Great Spaces: A Clever Way to Store Wine
This magical closet under the stairs isn't a holding cell for Harry Potter. It's a wine cellar.
As Sheila and Brian Boyle were looking to downsize from their Potomac, Maryland, home in 2016, they spotted a townhouse in central McLean that appealed to them, in part, because it had an expansive lower level that could accommodate their Steinway grand piano, and where Brian, a concert-level amateur pianist, could host recitals.
But the clunky, ’80s-era bar that ate up the center of the lower level had to go. They asked designers Samantha Klickna and Elena Eskandari of Case Design/Remodeling to craft a more functional wet bar along a rear wall, and to find space for their 300-bottle wine collection. “My husband’s quite an oenophile,” Sheila says.
They pictured a storage solution that was a step up from the wine cellar they had built themselves in the other house: “We wanted something a little more sophisticated, and very cool looking.”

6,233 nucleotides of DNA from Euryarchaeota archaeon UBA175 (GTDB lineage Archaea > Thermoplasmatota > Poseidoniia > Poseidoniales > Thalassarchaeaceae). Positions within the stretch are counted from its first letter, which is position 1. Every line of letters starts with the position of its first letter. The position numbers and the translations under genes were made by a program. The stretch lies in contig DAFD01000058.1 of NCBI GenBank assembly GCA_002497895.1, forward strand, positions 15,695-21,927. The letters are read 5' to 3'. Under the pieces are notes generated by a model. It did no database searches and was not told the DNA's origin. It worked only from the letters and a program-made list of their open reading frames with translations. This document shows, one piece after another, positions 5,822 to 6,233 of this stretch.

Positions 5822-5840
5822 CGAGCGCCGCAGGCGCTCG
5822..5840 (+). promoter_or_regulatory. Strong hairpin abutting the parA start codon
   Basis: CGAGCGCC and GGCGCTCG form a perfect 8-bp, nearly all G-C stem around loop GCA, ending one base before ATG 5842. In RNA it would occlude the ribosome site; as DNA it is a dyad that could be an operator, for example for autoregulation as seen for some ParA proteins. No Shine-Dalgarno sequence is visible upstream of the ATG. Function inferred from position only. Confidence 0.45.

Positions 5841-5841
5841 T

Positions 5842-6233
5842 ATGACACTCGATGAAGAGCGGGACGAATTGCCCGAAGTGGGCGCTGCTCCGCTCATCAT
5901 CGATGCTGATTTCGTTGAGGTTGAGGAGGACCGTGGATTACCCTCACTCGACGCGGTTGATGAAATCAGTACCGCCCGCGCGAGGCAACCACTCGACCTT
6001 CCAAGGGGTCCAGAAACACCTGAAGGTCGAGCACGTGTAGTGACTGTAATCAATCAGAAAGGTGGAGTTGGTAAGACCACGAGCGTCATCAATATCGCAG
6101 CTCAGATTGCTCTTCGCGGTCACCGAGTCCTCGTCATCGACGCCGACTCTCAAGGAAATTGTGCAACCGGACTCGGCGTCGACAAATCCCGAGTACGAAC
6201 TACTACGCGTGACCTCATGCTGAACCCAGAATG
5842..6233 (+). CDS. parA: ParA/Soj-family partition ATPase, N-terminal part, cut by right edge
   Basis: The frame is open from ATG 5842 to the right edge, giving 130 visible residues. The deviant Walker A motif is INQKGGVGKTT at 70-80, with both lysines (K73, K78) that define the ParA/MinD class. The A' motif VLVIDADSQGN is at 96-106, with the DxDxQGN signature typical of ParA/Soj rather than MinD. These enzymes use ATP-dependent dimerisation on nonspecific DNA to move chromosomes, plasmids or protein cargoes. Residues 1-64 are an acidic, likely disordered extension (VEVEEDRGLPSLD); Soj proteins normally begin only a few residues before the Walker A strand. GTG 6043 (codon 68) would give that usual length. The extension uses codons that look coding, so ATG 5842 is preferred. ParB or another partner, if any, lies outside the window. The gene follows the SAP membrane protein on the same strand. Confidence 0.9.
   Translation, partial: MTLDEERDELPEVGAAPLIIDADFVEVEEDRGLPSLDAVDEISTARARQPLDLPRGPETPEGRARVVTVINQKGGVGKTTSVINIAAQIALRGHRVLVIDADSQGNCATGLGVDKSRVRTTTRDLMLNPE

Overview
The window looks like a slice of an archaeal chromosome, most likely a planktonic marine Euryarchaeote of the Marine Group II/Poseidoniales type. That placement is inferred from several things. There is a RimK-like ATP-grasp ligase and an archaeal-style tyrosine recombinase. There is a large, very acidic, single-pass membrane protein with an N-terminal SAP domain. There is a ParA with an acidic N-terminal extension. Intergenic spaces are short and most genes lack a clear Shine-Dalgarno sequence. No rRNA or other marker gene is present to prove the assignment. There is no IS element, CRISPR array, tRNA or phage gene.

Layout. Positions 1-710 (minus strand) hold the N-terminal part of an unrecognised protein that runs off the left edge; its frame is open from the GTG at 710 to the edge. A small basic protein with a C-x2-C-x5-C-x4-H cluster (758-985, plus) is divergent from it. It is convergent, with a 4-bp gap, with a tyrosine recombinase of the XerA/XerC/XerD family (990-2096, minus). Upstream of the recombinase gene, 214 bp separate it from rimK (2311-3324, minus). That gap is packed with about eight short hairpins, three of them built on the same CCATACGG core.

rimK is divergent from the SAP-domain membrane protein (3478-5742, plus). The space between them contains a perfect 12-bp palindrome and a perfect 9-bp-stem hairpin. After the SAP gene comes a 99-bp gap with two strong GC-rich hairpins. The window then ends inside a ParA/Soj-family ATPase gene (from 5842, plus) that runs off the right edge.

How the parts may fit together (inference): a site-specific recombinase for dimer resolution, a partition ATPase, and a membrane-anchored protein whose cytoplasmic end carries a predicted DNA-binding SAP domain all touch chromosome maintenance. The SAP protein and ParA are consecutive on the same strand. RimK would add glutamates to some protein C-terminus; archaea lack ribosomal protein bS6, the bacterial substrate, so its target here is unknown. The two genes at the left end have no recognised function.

An unused closet under the stairs became the obvious spot to tuck away all that wine, but it required a retrofit. While Eskandari designed a new bar area, Klickna transformed the closet cavity into a temperature-controlled wine cellar lined in walnut, with brushed-gold pulls and hinges on the two sets of glass doors—echoing the same materials in the bar. To make the most of the shallow space, she found a peg storage system that could display the wine in rows three bottles deep. She lined the back wall with LED lights and textured tile from Porcelanosa.
“We wanted the light to capture some of the dimension [of the tile], so you can really see the depth of it,” Klickna says, noting that the tile also covers some unsightly structural elements along the bottom of the storage niche that couldn’t be removed. “We tiled everything to make it look like it wasn’t there.”
The Boyles now enjoy a comfy bar and a wine display that’s adjacent to a TV area where they watch movies together; just two steps down is a larger space where they host piano recitals that can spill out into a back garden. “It’s a very entertaining space,” Sheila says. No doubt.